As the chief of the local housing authority, John Sparkman knows the numbers as well as anyone.
Forty homes demolished in the past two months as part of a state-sponsored buyout of families in the Tar Creek Superfund area.
Eighty more targeted for removal by federal authorities.
And more empty lots than he bothered to count -- sites vacated by mobile-home owners unwilling to live any longer on lead-tainted land.
The state of his home town?
"Done," he said simply. "The mood is just awful."
Picher's slow decline began half a century ago, when mining began to play out. The town's future darkened in 1983 when the federal government designated it a Superfund site, citing hazardous lead and zinc levels.
In the two decades since, the town's population has dropped 25 percent. Last year, the U.S. Census Bureau estimated that 1,623 people lived in Picher, but Sparkman said he doubts that as many as 1,000 are here now.
Two convenience stores barely can keep their doors open.
The high school football team mustered enough players, 25, to forestall a drop to eight-man competition. Elementary school enrollment dropped about 30 percent from last year.
"It's really been an emotional year," said Picher native Kim Pace, 47, the elementary school principal, who supervises 11 classes now, five fewer than last year.
Hastening Picher's decline over the last year is a $3 million state buyout aimed at evacuating young families from a 40-square-mile area where blood-lead levels in children are as much as 11 times the state average and where cancer, learning disabilities, asthma and seizures seem more common. The buyout, officials said, cost the town at least 30 residential and commercial utility customers, leaving 610 as of last week -- a drop of more than 100 from a year ago.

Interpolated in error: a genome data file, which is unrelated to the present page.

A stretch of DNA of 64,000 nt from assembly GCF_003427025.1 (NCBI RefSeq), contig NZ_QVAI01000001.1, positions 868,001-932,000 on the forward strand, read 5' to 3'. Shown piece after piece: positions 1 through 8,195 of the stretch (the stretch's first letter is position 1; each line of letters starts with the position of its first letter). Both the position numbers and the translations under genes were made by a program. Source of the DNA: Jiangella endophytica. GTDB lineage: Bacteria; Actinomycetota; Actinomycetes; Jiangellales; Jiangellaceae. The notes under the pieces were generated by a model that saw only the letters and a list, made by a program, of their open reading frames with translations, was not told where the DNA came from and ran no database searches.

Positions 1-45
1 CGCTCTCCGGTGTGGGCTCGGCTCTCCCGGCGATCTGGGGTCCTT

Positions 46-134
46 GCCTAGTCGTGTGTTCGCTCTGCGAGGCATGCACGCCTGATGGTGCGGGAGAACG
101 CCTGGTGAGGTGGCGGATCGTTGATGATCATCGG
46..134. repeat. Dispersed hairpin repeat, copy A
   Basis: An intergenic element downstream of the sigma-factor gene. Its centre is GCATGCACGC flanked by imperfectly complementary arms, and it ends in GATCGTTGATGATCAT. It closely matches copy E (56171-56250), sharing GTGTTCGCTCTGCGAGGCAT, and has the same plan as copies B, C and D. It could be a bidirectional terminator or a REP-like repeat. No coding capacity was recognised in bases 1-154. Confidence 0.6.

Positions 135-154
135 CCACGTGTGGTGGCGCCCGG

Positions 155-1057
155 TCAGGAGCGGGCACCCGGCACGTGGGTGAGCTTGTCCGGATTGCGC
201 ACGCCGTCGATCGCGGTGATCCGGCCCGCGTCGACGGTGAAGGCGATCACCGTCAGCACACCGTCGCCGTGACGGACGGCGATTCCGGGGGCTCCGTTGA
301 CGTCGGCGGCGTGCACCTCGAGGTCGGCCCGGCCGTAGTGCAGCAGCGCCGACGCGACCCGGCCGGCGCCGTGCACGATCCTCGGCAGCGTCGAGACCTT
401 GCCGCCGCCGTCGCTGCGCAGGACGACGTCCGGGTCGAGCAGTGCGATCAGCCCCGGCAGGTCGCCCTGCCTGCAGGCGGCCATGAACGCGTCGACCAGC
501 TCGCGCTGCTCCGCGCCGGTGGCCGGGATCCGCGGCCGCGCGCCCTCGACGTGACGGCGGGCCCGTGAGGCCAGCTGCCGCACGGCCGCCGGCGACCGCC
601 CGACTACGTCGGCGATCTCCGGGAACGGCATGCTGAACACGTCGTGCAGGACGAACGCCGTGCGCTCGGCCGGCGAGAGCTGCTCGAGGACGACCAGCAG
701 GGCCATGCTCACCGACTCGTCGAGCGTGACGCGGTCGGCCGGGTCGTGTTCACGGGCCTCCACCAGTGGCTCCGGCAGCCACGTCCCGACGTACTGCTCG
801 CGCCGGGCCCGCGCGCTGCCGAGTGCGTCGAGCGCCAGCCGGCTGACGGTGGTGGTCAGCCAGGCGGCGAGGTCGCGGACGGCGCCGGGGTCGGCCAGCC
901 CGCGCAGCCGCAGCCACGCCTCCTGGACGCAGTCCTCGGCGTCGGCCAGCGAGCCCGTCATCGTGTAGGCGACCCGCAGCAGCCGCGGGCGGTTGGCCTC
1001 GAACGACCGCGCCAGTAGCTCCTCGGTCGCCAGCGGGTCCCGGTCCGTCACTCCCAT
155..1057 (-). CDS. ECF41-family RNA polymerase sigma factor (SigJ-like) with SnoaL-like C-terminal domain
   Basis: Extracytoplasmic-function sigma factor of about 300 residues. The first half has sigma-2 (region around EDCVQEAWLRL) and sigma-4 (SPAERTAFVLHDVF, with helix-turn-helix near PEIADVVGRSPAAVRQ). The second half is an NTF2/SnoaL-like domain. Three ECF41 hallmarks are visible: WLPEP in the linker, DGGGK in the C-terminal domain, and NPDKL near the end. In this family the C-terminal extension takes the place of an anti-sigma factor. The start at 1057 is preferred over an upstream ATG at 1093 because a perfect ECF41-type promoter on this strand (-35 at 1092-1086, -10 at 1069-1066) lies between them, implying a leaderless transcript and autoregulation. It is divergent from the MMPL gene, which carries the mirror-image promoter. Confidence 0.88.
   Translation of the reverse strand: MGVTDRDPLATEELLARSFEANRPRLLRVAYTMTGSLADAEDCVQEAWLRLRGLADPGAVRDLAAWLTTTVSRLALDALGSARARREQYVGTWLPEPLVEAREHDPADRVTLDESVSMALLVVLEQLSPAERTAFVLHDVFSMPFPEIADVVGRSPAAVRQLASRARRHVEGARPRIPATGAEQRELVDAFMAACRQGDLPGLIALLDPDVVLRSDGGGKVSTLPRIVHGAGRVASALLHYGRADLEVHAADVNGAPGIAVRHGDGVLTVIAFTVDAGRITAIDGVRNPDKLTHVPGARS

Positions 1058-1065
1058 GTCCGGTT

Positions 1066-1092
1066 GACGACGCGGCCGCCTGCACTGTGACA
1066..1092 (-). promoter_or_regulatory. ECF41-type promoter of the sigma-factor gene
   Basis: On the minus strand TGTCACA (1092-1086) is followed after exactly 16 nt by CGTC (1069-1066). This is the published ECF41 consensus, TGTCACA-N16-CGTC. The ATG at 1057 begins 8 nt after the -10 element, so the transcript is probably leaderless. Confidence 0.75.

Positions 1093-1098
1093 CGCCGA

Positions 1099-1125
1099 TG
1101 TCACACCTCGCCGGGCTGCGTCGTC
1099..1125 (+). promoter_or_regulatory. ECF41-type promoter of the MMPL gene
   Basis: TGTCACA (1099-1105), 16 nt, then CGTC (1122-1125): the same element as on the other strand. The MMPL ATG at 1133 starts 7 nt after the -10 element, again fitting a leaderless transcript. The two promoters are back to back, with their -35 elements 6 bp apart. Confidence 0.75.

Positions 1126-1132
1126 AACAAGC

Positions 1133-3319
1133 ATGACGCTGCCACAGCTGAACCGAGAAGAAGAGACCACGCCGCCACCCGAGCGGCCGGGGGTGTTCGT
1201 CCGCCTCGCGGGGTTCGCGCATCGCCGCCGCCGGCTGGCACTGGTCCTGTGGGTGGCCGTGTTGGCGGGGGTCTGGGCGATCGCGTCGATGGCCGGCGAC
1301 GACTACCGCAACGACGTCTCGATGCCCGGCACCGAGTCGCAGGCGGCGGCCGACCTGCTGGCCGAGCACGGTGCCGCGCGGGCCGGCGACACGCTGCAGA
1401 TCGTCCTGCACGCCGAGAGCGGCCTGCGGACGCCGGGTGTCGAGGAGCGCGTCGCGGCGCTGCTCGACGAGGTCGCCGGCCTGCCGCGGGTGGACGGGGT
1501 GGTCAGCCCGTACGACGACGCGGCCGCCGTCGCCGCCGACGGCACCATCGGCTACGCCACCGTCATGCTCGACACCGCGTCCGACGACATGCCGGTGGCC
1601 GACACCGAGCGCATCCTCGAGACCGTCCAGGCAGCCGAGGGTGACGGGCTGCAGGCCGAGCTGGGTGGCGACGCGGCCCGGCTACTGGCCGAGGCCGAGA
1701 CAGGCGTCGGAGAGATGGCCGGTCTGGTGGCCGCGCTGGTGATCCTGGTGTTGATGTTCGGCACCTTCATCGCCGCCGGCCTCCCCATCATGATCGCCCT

Despite the health scare, some residents bristle over the buyout.
"I'm 78 and still going good," said retiree Fred Von Moss, a part-time Baptist minister. "There are a lot worse places than this."
Von Moss said he recognizes the need to move youngsters from the Superfund site. But razing perfectly good homes, he said, makes no sense when they could be made available to adults.
"Why tear it down?" he said last month, watching demolition of a 7,000-square-foot home east of Picher. "They tore some beautiful homes down. People could have lived in them."
Not all news here is dire: A $280,000 City Hall opened last year. Construction is under way on a $300,000 sports complex aimed at serving the youths still here. And slowly, but surely, the piles of chat, or mining refuse, are disappearing, the rock hauled away for highway construction.
But there are far more discouraging signs in Picher and its Tar Creek neighbor, Cardin. Locals say property values have tanked. Worries persist that some remaining homes and buildings could disappear into giant sinkholes created by long-abandoned mine shafts.
"For the trend to change, there's going to have to be some drawing cards for them to come in," Bob Walker, the Picher-Cardin superintendent of schools, said of the prospect of new residents. "Frankly, I don't see any at this time."
If nothing major happens, some envision a day in the not-too-distant future when little is left of Picher and Cardin, except an aging population with no means of escape -- at least financially.
"The majority of people are wanting out," said Sparkman, 45. "What are they going to do when they can't borrow money on their house to fix it up or pay a medical bill, and they've lost all their equity?
"It's really kind of eerie."